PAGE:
Pundits have long argued that the age of summits is over, that in the post-Cold War world there is no need for the leaders of the competing superpowers to meet eyeball to eyeball and test each other’s wills.
That may be true. But in the anarchy of a globalizing world, leaders still seem to find some use in face-to-face meetings. These meetings now involve not just the two superpowers, but rather the Group of Eight leading industrial nations, often with dozens more attached.
Russian President Vladimir Putin has clearly understood this transition better than most, and he has skillfully exploited it to his and Russia’s advantage. Just a month ago Putin was looking like a humiliated and marginalized figure for having backed the “wrong side” in the Iraqi war. But he has come out of the twin summits at St. Petersburg and Evian with his reputation enhanced. One can even speculate that a new international order might emerge, one in which Russia plays a central role.
Amid the glitz and racket surrounding the summits a realization has quietly emerged that such informal meetings might well substitute for the rigid process of decision-making through the United Nations and other international institutions that were established after World War II.
Despite the UN’s elaborate formal procedures, international policies during the Cold War were made mostly through informal power-broking between the two main players. Still, the UN was useful in that it provided both a legitimate context for international politics and an instrument of communications between often very bitter enemies. With the end of the Cold War the UN lost this role, and hence became increasingly irrelevant–for example, in the war on terrorism. This trend culminated in the UN’s marginalization as a result of the US decision to go to war in Iraq. The UN can hardly now be used for mending relations between the United States and France and Germany–given that the UN itself was the fulcrum of their disagreements over how to handle Iraq.
Such informal meetings as the G-8 summits, however, have acquired a new meaning in recent years, and have given anti-globalists a reason to dub their participants a “world government” in the making. It is still an open question whether such informal meetings of the world’s leaders may be more effective than the bureaucratic UN. But Russia has obviously decided to book itself an important place in a new international hierarchy.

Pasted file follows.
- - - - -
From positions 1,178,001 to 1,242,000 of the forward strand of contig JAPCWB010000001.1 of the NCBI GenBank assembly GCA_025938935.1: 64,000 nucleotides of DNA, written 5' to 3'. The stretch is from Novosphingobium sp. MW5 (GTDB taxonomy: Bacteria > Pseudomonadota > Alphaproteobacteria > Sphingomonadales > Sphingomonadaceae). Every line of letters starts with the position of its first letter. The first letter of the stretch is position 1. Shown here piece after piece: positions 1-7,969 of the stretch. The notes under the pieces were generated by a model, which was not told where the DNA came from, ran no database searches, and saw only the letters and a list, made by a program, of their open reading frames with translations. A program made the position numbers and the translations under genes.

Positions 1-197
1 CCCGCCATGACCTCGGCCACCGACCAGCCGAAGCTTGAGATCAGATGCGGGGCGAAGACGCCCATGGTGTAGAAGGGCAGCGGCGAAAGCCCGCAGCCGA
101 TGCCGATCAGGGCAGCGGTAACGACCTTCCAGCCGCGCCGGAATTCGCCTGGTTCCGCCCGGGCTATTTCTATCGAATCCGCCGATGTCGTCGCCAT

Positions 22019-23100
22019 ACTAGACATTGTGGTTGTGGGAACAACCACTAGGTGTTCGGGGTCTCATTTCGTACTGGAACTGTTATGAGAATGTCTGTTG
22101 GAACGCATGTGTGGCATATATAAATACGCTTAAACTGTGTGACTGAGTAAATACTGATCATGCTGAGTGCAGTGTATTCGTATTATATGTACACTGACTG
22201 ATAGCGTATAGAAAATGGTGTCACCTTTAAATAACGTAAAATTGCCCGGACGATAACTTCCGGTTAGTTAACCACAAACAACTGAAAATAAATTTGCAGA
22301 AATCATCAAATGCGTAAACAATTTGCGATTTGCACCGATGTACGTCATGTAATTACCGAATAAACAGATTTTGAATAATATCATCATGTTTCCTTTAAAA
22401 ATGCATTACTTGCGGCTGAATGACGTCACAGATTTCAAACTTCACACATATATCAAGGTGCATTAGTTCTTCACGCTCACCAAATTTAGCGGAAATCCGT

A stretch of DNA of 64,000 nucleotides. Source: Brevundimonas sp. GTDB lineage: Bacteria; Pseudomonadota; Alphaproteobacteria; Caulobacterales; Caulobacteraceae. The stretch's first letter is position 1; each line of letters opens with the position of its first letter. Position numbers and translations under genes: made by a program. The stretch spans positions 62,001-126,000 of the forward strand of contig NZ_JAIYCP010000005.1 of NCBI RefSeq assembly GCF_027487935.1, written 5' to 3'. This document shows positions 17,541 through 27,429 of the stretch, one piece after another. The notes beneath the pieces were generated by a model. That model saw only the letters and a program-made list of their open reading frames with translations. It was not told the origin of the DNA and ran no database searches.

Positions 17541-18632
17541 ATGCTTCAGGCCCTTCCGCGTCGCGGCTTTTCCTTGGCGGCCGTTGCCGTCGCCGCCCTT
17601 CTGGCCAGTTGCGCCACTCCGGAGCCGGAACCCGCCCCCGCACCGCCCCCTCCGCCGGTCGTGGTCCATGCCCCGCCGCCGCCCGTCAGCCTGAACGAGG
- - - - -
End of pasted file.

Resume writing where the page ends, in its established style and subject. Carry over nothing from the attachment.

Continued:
Under Boris Yeltsin, Russia insisted that it be invited to G-7–Group of Seven–summits. Skeptics ridiculed Yeltsin’s interest in the G-7 as driven by an inflated ego, or at best as a form of posturing for his domestic electorate. Beginning in 1992, Russia was invited as an observer. In 1996 it became a partial member for the main meetings–but still excluded from the meetings of finance ministers. Finally, at Evian last week, Russia was formally accepted as a full member, and the G-7 was turned into the G-8. In 2006, Russia will assume the presidency of the G-8 and host the annual summit. Vladimir Putin, who has made foreign policy his special field of expertise–and successfully so–has capitalized on Yeltsin’s initiative and misses no opportunity to strengthen Russia’s role in international politics.
The Evian summit coincided conveniently with the 300th anniversary of the founding of St. Petersburg. The Russian president turned the jubilee of his home town into a world event that was attended by the leaders of no less than forty-three countries. For two days, beginning on May 31, St. Petersburg’ s airport was closed to all flights except those carrying international leaders. Over 700 guests came from the United States alone.
Parallel with the celebrations, three summits of international organizations were conducted. The first was in Moscow, among the leaders of the six countries in the Shanghai Cooperation Organization. A summit of CIS leaders and then a Russia-European Union summit followed, both in St. Petersburg. A number of bilateral meetings among the world’s leaders also took place, including one between Putin and U.S. President George W. Bush.